It looks like the Bentley, Lipo, Herzog and Hahn paper Regular rates of popular culture change reflect random copying paper is going to published in Evolution and Human Behavior some time this week. You can download a copy of the paper here: http://www.csulb.edu/~clipo/papers/BentleyEtAl-2007-RandomCopying.pdf We are also doing a press release for this through CSULB and the University of Durham. Here's the text of the PR that is slated to go out shortly. (Cal State Long Beach draft v. 3/26/07) March 27, 2007 #2007-XXX Random Copying Influences Popular Trends More Than Rational Choices, Says International Study Group Including Cal State Long Beach Professor Identifying the next trend-forward thing can be a crucial prediction worth billions of dollars to marketers. Yet, the popularity of things like baby names, music, dog breeds or fashions will change at a constant rate regardless of population size through a process of people randomly copying trends, according to a new study by an international team of academics including a California State University, Long Beach professor. Controversially, this contradicts classic economic models which believe that people make rational choices about the clothes they wear, the way they dance or the music they listen to. Researchers at Durham University, England, as well as CSULB, Western Carolina University and Indiana University authored an article titled “Regular rates of popular culture change reflect random copying” that appears in the May issue of the journal Evolution and Human Behavior. It shows that almost all of us are copycats and it is guaranteed that our taste in music or baby names will change at a consistent rate over time, but there is no way of predicting how it will change as it is completely random. New ideas become highly popular by chance alone, and then over time are replaced by others, all through the process of copying with occasional innovation. Carl Lipo, an associate professor in anthropology at Cal State Long Beach and research scientist at CSULB’s Institute for Integrated Research on Materials, Environments and Society (IIRMES), said that the results demonstrate how relatively simple models can be used to explain remarkably complex phenomena. “What we demonstrate,” he stated, “is that the aggregate effect of simple rules often underlie what we see as organization at higher scales. We don’t need to invoke the idea of some individual or group for patterns to emerge.” Led by Alex Bentley of the Durham University Anthropology Department, the team looked at the Billboard Top 200 chart and found that it turned over at a constant average rate for over 30 years between 1950 and 1980. The number of albums entering and exiting the chart varied from day to day and month to month, but overall the average stayed fixed at 5.6 percent per month for the full 30-year period. A similar consistent turnover rate was established for the top baby names and dog breeds. Bentley also is associated with the Centre for the Evolution of Cultural Diversity, funded by UK’s Arts and Humanities Research Council. Psychology Professor Harold A. Herzog of Western Carolina University and biology Professor Matthew W. Hahn of Indiana University also participated in the study. Their real-world data was matched by computer simulations of a random copying model with 2,000 individuals copying each other from one instant to the next, with a small proportion of innovators (two percent or less). During the simulation, they kept track of the Top 40, Top 100 and other lists of popular trends and monitored how much turnover there was. The model predicted continuous and regular turnover matching the proof of the real-world data from the charts of baby names, music and dog breeds. How quickly a list will change depends on the size of the list—the more choices people have, the quicker trends become popular or unpopular. However, the research has found that the size of the population does not have an impact on the turnover of lists. Although a higher population means more new ideas are out there, the turnover on a top 100 list does not increase as there is more competition for any particular idea to reach the list. Marketing professionals who use viral marketing, which spreads information by word-of-mouth through social networks and the Web, often classify people as innovators, early adopters and copiers. “Innovators are the cool ones who don’t bother imitating other people, but instead ‘pump’ new fashions into our world,” Bentley said. “Most are ignored, but some get copied. If the innovator is already a ‘cool’ celebrity, it means something shoots up in popularity much faster than you would predict likely via random copying. However, turnover over time will still be constant. “The model we have discovered predicts that the turnover of fashion will be proportional to the square root of the proportion of innovators, regardless of population size,” he noted. Since it is a game of chance, the model cannot predict how any one particular fad will fare, or which trends will become fashionable, just that new trends will definitely emerge at a regular and predictable rate. The discovery that change is continual and regular under the random copying model means it could be a useful tool to predict change rates as well as distinguish copying from other forms of collective behavior. There are areas in society where random copying is desired. For example, community campaigns to recycle waste benefit by people randomly copying each other’s behavior. However, in other areas such as politics, rational, informed choices are desirable. # # # For further information, contact:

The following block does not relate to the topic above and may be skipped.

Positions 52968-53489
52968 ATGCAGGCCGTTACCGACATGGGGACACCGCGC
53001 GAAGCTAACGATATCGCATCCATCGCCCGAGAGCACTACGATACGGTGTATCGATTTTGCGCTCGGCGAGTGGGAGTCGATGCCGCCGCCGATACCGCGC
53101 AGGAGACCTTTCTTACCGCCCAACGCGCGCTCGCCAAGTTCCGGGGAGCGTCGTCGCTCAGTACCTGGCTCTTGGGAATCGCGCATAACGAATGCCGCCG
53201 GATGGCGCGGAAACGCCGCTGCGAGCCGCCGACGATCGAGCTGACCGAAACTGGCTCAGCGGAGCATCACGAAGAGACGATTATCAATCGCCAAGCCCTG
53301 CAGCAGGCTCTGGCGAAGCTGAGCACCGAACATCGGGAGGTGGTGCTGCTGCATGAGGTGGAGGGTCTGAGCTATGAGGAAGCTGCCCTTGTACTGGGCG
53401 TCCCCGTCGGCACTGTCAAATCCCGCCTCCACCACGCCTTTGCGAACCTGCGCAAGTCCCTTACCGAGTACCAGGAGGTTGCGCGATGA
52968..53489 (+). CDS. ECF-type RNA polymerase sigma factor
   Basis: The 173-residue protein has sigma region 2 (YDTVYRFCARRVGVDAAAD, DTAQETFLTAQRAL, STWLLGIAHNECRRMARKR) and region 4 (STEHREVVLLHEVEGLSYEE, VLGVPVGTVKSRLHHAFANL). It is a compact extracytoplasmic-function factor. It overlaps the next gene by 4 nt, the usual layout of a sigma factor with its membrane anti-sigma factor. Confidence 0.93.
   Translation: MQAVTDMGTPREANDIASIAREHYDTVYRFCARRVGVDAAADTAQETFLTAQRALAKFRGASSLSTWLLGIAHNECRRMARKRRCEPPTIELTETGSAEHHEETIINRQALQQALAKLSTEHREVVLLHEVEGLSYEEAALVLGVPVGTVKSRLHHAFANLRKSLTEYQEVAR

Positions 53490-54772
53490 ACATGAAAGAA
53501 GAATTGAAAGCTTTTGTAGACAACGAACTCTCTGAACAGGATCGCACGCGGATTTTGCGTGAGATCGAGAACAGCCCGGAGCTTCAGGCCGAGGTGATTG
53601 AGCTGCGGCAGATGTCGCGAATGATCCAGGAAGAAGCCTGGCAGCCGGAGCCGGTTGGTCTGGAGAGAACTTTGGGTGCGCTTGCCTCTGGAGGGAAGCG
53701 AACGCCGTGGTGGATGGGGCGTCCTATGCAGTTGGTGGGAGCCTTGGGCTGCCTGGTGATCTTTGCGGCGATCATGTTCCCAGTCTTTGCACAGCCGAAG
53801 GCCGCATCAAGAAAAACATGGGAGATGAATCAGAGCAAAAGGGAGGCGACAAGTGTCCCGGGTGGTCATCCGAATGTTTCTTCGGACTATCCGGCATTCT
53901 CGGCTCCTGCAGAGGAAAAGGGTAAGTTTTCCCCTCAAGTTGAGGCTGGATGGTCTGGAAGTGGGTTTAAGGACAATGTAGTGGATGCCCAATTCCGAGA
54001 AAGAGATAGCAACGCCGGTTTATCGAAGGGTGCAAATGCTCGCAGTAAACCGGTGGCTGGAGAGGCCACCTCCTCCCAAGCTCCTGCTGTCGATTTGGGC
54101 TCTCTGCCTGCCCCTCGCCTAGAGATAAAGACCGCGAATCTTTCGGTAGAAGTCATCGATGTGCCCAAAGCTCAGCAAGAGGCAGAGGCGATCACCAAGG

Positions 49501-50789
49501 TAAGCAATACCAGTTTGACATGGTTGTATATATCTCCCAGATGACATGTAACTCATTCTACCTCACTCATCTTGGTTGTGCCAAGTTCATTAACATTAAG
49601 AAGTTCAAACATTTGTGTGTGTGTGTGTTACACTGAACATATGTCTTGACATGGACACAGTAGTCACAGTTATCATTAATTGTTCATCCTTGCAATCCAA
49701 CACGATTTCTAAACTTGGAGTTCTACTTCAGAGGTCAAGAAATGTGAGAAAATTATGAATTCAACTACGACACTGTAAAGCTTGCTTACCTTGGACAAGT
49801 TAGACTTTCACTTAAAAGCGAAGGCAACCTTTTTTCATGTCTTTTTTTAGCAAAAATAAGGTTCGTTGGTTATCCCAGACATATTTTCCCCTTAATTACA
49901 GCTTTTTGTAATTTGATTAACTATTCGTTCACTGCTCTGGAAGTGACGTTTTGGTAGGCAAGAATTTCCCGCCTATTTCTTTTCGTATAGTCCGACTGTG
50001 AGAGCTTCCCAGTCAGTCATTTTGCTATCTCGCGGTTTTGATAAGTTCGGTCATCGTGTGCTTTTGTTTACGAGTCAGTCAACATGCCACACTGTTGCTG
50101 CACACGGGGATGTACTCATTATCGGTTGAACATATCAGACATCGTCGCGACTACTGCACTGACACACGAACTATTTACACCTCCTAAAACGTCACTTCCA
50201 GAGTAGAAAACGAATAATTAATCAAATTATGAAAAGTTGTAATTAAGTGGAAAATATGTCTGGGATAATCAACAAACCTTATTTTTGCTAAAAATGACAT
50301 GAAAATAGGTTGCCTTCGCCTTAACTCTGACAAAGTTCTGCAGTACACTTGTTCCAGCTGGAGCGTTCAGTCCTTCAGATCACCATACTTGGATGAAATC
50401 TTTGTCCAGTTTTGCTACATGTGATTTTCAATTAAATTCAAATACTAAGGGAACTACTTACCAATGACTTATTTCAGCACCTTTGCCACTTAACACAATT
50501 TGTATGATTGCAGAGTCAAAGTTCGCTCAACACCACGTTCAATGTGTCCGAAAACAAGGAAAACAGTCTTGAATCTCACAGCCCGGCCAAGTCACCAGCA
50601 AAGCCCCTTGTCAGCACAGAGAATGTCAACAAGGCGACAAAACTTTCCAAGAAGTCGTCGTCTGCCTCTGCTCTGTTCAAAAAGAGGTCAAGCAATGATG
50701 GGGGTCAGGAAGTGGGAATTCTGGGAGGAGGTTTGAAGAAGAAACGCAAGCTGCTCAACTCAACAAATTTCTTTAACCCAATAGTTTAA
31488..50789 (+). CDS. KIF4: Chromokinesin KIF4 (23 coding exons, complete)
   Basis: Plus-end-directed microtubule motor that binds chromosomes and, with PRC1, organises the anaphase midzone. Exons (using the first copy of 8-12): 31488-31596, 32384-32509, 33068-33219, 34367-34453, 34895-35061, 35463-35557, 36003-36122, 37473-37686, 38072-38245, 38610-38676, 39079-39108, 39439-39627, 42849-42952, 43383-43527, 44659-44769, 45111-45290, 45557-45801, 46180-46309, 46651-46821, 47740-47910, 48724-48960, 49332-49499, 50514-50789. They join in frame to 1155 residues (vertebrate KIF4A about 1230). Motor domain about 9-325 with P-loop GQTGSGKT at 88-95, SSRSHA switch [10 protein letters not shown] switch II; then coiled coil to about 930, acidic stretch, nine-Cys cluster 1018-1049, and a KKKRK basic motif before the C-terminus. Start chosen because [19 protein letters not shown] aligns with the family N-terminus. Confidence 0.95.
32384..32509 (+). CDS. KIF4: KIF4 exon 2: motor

- Dr. Carl P. Lipo, California State University, Long Beach, Department of Anthropology; Tel: +01 (562) 985-2393; e-mail: firstname.lastname@example.org